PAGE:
Under the knife: A thinner, sexier Strawberry Shortcake and Care Bears
We've run articles on many a controversial subject here at Bitch, and readers have responded with appropriate ardor to such topics as fat suits, pro-porn theory, eating disorders, the "hasbian" phenomenon, and more. Yet some of the most impassioned letters we've gotten in the past year or so hinged on a short piece in issue #35 about the disturbing equine makeover of My Little Pony. (It's not archived on the site yet, unfortunately.) Responses to Jesse Rutherford's Love/Shove — which took a close look at the evolution of the 1980s toy-box staple and concluded that Hasbro's aesthetic tinkering has yielded an undeniably sexualized parade of ponies — ranged from assertions that it was "terrifically over the top" and "creepily overstated" to veiled accusations that Rutherford's interest in the redesign was "the kind of logic only someone who is unreasonably sexually obsessed with ponies would arrive at."
I was reminded of this the other day when I read a recent New York Times piece on the new makeover of Strawberry Shortcake, another classic of '80s playtime who continues to be a touchstone for girly nostalgia. It seems, according to the American Greetings company —Shortcake's sugar daddy — that today's girls weren't feeling the icon's Raggedy Anne styling, Calico-cat companion, and unhealthy preference for gumdrops over fresh fruit. (I was never a fan of the doll, so I can't verify personally whether I ever got the latter directive from Shortcake and her pals, but I will say that my childhood friend Pilar had the whole fruity family — Apple Dumplin', Huckleberry Pie, Orange Blossom — and the sickly, chemical scent of them emanated from her bedroom as a kind of pastel fog.)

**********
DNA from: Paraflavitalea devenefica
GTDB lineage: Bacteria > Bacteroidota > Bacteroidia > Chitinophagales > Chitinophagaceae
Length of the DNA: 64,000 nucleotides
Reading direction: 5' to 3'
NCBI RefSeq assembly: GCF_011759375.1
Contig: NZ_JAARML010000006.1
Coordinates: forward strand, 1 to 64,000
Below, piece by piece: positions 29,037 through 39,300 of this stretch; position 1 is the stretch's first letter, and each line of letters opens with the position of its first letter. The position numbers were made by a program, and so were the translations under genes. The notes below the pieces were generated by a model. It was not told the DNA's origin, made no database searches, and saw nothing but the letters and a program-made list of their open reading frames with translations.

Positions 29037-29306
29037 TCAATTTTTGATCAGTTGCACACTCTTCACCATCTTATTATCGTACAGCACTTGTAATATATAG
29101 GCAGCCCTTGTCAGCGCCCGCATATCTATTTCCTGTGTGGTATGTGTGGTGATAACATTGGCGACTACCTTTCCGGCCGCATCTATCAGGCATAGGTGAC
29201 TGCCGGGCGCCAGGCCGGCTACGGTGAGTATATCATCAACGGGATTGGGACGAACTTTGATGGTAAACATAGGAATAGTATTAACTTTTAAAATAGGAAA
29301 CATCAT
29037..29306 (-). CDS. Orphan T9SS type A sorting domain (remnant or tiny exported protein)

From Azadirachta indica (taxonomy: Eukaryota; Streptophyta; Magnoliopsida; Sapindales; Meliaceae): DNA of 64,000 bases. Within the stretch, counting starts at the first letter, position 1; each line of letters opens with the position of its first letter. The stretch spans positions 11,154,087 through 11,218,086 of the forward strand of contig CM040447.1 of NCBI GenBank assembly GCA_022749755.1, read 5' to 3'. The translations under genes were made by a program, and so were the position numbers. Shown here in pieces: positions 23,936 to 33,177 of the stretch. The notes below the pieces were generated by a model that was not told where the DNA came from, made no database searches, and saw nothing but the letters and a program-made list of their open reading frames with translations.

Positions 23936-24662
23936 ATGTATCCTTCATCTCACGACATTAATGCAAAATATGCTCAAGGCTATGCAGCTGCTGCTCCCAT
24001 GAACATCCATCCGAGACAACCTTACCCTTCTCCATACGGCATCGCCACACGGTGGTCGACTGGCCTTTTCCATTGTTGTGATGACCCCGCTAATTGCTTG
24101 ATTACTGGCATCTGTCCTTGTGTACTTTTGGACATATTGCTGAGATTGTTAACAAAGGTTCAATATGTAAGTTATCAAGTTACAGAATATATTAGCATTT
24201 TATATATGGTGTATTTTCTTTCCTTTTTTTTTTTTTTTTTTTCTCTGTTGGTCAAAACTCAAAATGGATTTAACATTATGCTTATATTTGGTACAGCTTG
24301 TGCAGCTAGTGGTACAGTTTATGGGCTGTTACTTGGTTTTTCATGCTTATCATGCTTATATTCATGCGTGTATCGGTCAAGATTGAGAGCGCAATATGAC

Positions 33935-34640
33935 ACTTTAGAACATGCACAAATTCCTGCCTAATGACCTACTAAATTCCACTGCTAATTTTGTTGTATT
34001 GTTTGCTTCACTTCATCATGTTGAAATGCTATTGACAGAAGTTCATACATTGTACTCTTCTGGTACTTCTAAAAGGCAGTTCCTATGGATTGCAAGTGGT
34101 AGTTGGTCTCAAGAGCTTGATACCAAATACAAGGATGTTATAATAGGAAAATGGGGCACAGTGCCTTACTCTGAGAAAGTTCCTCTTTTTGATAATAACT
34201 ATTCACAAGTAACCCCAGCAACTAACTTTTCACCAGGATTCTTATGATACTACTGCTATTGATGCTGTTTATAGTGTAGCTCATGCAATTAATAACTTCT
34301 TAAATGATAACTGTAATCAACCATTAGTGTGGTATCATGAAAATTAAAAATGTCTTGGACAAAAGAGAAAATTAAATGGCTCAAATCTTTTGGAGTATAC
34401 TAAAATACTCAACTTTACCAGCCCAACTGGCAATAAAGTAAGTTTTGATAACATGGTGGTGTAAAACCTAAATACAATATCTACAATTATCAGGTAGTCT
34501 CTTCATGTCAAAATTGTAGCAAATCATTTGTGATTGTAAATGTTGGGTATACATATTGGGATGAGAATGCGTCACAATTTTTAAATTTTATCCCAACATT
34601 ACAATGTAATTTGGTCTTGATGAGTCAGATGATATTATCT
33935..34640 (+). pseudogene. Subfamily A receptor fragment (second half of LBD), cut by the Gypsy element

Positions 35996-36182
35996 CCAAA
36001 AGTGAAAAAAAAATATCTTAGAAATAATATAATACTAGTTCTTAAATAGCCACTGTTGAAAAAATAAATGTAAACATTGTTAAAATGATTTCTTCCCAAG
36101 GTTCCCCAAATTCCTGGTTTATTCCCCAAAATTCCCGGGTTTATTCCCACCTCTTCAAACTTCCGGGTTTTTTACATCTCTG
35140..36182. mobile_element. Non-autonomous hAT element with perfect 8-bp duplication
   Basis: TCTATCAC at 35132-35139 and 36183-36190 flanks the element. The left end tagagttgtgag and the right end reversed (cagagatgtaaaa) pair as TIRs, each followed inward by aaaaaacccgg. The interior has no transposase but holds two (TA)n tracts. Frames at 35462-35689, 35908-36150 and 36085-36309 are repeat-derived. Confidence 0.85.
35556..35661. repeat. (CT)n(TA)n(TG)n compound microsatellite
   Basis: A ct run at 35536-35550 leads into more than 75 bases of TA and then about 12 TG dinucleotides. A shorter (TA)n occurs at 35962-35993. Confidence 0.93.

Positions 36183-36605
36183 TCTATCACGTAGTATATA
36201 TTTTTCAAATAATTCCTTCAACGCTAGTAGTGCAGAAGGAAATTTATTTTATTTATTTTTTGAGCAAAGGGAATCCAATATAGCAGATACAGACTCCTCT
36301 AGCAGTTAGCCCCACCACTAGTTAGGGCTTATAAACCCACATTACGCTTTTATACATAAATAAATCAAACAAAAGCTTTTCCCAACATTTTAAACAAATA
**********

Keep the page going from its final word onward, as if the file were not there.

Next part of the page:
Anyway, the new Shortcake is, to put it mildly, femmed-up to the max — long, smooth fuschia hair instead of yarny locks, bigger eyes that are green rather than brown and rimmed with mascara-ad lashes, a smaller nose, fewer freckles, lip gloss. It will surprise no one to hear that she's also a good deal thinner. What American Greetings deems a "fruit-forward" makeover also involves Strawberry's declining interest in the aforementioned gumdrops — a move that recalls Cookie Monster's now-famous renouncing of his namesake treat back in 2005, when concerns about childhood obesity prompted the furry Muppet to declare that cookies were now "a sometimes food." As for the fact that Shortcake's beloved cat has been replaced with a cell phone — where to even start with that?
Responses to the makeover announcement on blogs from AfterEllen to Retroactivist to MainStreet (which crunched the numbers on the real-life cost of the character's cosmetic overhaul) have been, unsurprisingly, none too sweet. And, as with My Little Ponies, the concern has less to do with preserving nostalgia than with a very real concern that little girls have fewer and fewer existing spaces that are free from aesthetic indoctrination. The NYT also mentions that Care Bears are being revamped with their own makeover — "less belly fat, longer eyelashes," and that beloved kid's-lit mouse Angelina Ballerina has also been slimmed down for an upcoming animated series, and, I'm sorry, call me unreasonably sexually obsessed with ponies, but that's ridiculous. Strawberry Shortcake is one thing, but bears and mice aren't supposed to mimic mainstream beauty standards. Or, at least, up until now they weren't.
Interestingly, the NYT piece explains these revamps, in part, with the statement, "For parents, nostalgia is considered a bigger sales hook than ever because of the increasingly violent and hyper-sexualized media landscape." But if that's the case, wouldn't it make more sense to, I don't know, preserve a corner of the toy realm — especially toys marketed chiefly to girls — that doesn't reflect, however tangentially, that very landscape?
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